China Seminar | 14 February 2013

Myanmar-China Relations: the Past in the Present

Michael Aung-Thwin Michael Aung-Thwin

Continuing with our series of topics on China’s neighboring countries, this is perhaps the first time in China Seminar’s 36+ year’s history that a topic focuses on the Myanmar-China relations. Myanmar, aka Burma, considers it’s “front door” faces north and China, not the south and the “international” world, as often suggested. Professor Aung-Thwin will discuss the meaning of this “favored” gaze northward that goes back at least to the Bronze Age and continues today.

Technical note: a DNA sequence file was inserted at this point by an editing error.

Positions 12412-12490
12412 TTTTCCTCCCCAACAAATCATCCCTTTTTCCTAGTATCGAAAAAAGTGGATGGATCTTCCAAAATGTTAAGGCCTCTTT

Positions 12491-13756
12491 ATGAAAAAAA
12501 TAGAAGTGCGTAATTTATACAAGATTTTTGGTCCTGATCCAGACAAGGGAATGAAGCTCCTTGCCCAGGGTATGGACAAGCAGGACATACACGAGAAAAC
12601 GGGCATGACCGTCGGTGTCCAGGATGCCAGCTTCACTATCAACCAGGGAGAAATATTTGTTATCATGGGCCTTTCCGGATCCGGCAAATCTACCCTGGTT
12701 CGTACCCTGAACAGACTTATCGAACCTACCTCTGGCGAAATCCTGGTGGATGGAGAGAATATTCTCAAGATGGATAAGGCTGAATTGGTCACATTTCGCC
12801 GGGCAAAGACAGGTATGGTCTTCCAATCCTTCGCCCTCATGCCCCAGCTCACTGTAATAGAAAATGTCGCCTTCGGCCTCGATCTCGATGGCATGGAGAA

Michael Aung-Thwin is Professor and Chair of the Asian Studies Program, UHM. He earned his BA from Doane College, Nebraska; MA from the University of Illinois, Urbana; and PhD in South and Southeast Asian history from the University of Michigan, Ann Arbor. Prior to UHM, he taught and lectured extensively in Illinois, New York, Japan and Singapore, and was Director of the Center for Southeast Asian Studies at Northern Illinois University. He has published many books (some are award-winning), as well as academic articles in peer-refereed journals, on Myanmar and other Southeast Asian related topics. Most recently he co-authored (with his son, also a historian at the National University of Singapore) a book called A History of Myanmar since Ancient Times: Traditions and Transformations (London, Reaktion Books, 2012). He is also the recipient of many distinguished awards and significant research grants.